North Summit Fire District extinguishes Henefer brush fire |

North Summit Fire District extinguishes Henefer brush fire

Around 5 acres of land was charred on Tuesday after an agricultural burn became unruly

The North Summit Fire Service District on Tuesday was dispatched to a small brush fire near Henefer. Chief Ben Nielson said firefighters were able to control the blaze, which burned around 5 acres of land.
Courtesy of Summit County

The North Summit Fire Service District on Tuesday responded to its first brush fire this year.

East Side firefighters earlier this week were dispatched to Henefer around 2:30 p.m. after an agricultural burn turned unruly. Around 5 acres of land was charred with crews containing the blaze by 6 p.m., according to Chief Ben Nielson. 

A landowner started a burn pile using diesel fuel, he said, but canyon winds pushed the flames beyond the perimeter and caused the fire to become unmanageable. Nielson said crews returned Wednesday morning to check the area and detected a few remaining hot spots, which they extinguished. The rain helped, too.

The quick action from firefighters – it took them about five minutes to respond after receiving the page – as well as the assistance from mutual aid agencies such as the Park City Fire District, South Summit Fire District, the Summit County Wildland Fire Unit and Morgan County Fire, resulted in minimal damage to the area. There was one home located on the property, but there was no threat of fire.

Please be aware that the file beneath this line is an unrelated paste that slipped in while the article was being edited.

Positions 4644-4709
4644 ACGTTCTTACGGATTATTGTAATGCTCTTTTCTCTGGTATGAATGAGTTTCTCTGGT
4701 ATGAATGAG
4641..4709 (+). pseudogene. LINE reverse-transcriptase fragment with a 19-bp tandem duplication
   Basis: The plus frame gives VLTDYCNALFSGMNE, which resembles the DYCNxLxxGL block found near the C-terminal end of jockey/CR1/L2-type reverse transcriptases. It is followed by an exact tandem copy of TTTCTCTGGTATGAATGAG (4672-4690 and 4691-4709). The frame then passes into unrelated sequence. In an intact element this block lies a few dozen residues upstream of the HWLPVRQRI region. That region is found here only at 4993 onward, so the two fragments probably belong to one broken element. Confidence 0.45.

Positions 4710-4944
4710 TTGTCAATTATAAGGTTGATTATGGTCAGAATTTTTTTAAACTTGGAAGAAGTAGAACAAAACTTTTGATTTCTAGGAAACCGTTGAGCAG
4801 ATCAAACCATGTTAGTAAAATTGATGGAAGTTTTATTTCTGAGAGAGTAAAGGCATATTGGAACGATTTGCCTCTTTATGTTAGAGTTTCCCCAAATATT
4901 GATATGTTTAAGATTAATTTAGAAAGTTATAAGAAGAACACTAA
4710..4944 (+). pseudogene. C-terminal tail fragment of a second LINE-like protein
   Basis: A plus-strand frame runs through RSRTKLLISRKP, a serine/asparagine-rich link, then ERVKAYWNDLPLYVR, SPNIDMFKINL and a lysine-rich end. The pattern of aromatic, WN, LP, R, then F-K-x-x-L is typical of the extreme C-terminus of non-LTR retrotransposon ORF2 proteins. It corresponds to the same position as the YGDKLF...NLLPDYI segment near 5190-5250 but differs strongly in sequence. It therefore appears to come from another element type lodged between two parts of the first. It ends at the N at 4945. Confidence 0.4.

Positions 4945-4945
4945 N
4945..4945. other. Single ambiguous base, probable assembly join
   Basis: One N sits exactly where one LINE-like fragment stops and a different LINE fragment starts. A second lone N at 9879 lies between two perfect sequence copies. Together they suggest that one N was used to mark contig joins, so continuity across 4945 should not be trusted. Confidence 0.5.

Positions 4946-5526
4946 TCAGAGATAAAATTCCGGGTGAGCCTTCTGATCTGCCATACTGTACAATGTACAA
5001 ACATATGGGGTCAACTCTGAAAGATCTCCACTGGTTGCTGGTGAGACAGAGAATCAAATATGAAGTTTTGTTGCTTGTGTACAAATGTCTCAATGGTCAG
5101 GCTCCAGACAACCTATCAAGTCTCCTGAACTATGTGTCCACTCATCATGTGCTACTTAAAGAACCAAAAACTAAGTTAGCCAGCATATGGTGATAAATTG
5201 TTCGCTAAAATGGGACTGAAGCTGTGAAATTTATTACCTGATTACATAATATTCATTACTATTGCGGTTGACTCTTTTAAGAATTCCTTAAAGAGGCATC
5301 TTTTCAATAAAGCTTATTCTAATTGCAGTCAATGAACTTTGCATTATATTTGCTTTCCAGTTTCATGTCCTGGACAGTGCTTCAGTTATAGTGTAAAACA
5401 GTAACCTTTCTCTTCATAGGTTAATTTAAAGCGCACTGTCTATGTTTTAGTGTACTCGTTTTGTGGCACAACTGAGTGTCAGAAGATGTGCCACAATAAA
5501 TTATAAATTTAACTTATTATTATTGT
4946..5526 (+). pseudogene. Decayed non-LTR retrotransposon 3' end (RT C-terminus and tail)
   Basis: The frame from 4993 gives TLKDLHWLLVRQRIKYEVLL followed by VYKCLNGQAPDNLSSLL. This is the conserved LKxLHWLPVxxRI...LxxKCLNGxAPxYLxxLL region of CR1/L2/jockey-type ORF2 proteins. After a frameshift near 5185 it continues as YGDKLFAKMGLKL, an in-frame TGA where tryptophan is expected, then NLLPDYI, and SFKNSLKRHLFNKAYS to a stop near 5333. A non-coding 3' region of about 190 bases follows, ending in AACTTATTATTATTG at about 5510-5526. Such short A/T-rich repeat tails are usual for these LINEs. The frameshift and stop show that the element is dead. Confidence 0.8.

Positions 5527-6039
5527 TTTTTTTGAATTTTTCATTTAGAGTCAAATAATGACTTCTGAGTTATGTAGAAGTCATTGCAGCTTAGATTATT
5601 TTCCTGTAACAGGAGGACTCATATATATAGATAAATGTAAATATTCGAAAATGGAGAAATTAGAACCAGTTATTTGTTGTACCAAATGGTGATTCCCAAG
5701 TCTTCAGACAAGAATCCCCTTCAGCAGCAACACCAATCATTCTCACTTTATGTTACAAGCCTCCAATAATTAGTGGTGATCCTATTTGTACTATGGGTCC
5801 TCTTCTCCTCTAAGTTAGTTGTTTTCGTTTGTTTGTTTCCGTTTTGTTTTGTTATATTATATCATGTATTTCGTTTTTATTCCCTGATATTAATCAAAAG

“Everything went really smoothly,” Nielson said.

He added that green vegetation surrounding the burn area also helped to slow down the blaze. Fire danger increases as fuel sources, such as grass, dry out.   

Nielson is expecting a narrow fire season, which usually runs from June 1 until Oct. 31 in Utah, this year. The exceptional snowfall this winter has left plenty of moisture for greenery across Summit County, meaning heightened fire danger will begin later in the summer; possibly late July or August.

“We will have a fire season, but I expect it will be relatively easy,” Nielson said.

The chief reminded the community to report their burns to the appropriate county officials so the Fire District can be aware of any possible danger. Summit County residents in incorporated areas can only obtain burn permits, which are required, from March 31 through May 30, and again from Sept. 15 through Oct. 30. Burn permits are required in unincorporated areas beginning June 1. Permits are free and don’t expire for three days.

Residents should also have a way to control the fire, such as a fire rake, and a way to keep it in check, like water. Burns should not occur when there are high winds. 

North Summit crews had also been paged out earlier in the day before responding to the Henefer fire for an agricultural burn that had gotten slightly out of control.

Nielson is proud of how the East Side firefighters responded. Now that the Fire District has the proper command staff in place, he said operations have been efficient and effective.

May is recognized as wildfire awareness month. The community is encouraged to learn area evacuation routes and have emergency supplies prepared in advance.

Visit for more information.


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